Chicken stock wonton on a wheat disk with langoustine and mushroom in a broth
Mushroom “bun” wrapped in milk skin on tomato pad, with pulled jamon jerky
Variation of Peking duck: crispy pork skin with roe and black sesame brioche, then pork meatball lettuce wrap
Oxtail short-rib dumpling with foam & exotic mushrooms

Violet mousse with foam
Green tea chocolate mousse with passion fruit gel and chocolate shavings

Wine: Familia Martinez Bujanda Rioja

*Note, the tiger mussel was seafood. Not the muscle of a tiger which was our first thought.

**When they served the soup dish, they mentioned that it contained a special sea noodle that was made “in house”. We were told after that they wait to tell us the noodles are actually baby eels which are an extremely rare delicacy, as it turns some people off. They said some restaurants serve them living, swimming in the soup. We are glad they weren’t that kind of restaurant that served living baby eels. I am not sure I could have continued on eating the remaining courses after that out of fear.

The service was amazing…if you took a sip of wine or water, immediately the waiter or waitress quickly poured a replacement sip. I almost felt guilty for sipping, they were so attentive. They took care to explain each dish, in English, as it was brought out. The highlight was they also instructed us the best way to eat it….what to start with on the dish, how to pick it up, whether to eat it with one bite or two, etc. We all agreed on our gratitude for this explanation.

I have long been a fan of attending museums and galleries for appreciating fine works of art. The same goes for concerts and shows to witness the talents of musicians. This was definitely the closest feeling I have had to experiencing culinary arts. It was quite a way to behold the creativity of food selection, preparation & presentation and will not forget eating baby eels for quite some time.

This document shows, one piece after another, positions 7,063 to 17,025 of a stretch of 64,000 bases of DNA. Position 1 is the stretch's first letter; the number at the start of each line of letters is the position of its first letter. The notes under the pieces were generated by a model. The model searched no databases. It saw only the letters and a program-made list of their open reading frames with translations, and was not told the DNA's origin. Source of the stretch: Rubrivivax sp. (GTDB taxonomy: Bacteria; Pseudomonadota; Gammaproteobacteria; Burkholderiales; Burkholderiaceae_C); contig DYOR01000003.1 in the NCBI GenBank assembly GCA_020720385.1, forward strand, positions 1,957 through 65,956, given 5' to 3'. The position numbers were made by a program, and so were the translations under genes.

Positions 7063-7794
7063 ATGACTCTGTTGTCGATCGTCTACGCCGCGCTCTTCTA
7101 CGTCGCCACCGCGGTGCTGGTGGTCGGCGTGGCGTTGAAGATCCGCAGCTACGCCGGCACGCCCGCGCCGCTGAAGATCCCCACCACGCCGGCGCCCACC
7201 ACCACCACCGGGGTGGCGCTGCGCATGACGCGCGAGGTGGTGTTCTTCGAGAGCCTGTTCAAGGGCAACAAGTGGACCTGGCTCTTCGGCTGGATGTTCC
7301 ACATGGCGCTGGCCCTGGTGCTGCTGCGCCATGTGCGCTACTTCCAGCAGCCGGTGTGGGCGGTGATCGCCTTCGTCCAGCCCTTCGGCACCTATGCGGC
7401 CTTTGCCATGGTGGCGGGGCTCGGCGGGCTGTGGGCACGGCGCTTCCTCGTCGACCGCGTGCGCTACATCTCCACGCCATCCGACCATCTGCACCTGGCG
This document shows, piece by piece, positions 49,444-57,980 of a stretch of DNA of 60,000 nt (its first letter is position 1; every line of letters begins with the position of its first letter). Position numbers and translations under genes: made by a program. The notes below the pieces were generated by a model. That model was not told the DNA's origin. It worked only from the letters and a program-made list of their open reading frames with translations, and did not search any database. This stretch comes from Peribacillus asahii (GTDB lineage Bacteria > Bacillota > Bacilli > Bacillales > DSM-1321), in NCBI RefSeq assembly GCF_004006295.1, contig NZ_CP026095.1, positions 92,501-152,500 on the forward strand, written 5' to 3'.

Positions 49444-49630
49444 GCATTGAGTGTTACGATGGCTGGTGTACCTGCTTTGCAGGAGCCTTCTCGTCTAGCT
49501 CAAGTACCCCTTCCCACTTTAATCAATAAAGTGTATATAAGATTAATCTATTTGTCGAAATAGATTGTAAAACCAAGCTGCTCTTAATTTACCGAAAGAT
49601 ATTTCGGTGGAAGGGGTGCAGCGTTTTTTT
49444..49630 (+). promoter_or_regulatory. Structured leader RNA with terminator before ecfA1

Madrid Nights

Post by Lauren

There was lots to love about Madrid during the day, but what is the most memorable is the nightlife in this capital city of Spain.

Isabella had told us we’d be eating late….an early reservation was at 10pm. This intimidated me. But, once we arrived and started living like the Spanish, it all fell into place. Late dinner. Nightlife. Sleeping late. Explore a little. Eat. Siesta. Repeat.

Here are a few visual highlights of the evenings in Madrid:

Ferdinand’s colleague hooked us up with a penthouse reservation at this bar in Plaza Santa Ana. Amazing views. Delicious cocktails. And a great scene for celebrating Ferdinand’s birthday which happened to be the first night Gabe, Andreas and I arrived.

Nine course dinner at Diverxo lasted until well past midnight. More on this tomorrow!

Flamenco show – a traditional Spanish display of singers, musicians and dancing.

Evening tapas crawls – absolutely delicious and a great inspiration to make it late into the night!

I can’t think of a place I have ever been that is livelier than Madrid at night. A stark contrast from Geneva nightlife and a really fun long weekend. Again, lots of gratitude to Ferdinand and Isabella for giving us a great reason to visit and enjoy this amazing city to the west.

Madrid Days

Post by Lauren

This past weekend we met up with some great friends from Charlotte, Ferdinand and Isabella, as they were in Madrid for his work. Gabe and I (as well as Andreas who was visiting us) had never been to Spain before so we were pumped about meeting them in Madrid. A bonus was that Isabella had spent 3 summers in Spain, so she had a lot of insights into what would be the best to do in a long weekend, as well as she spoke fluently in Spanish. An amazing combo and I was lucky enough to travel in a few hours early to get some girl-time before the guys arrived.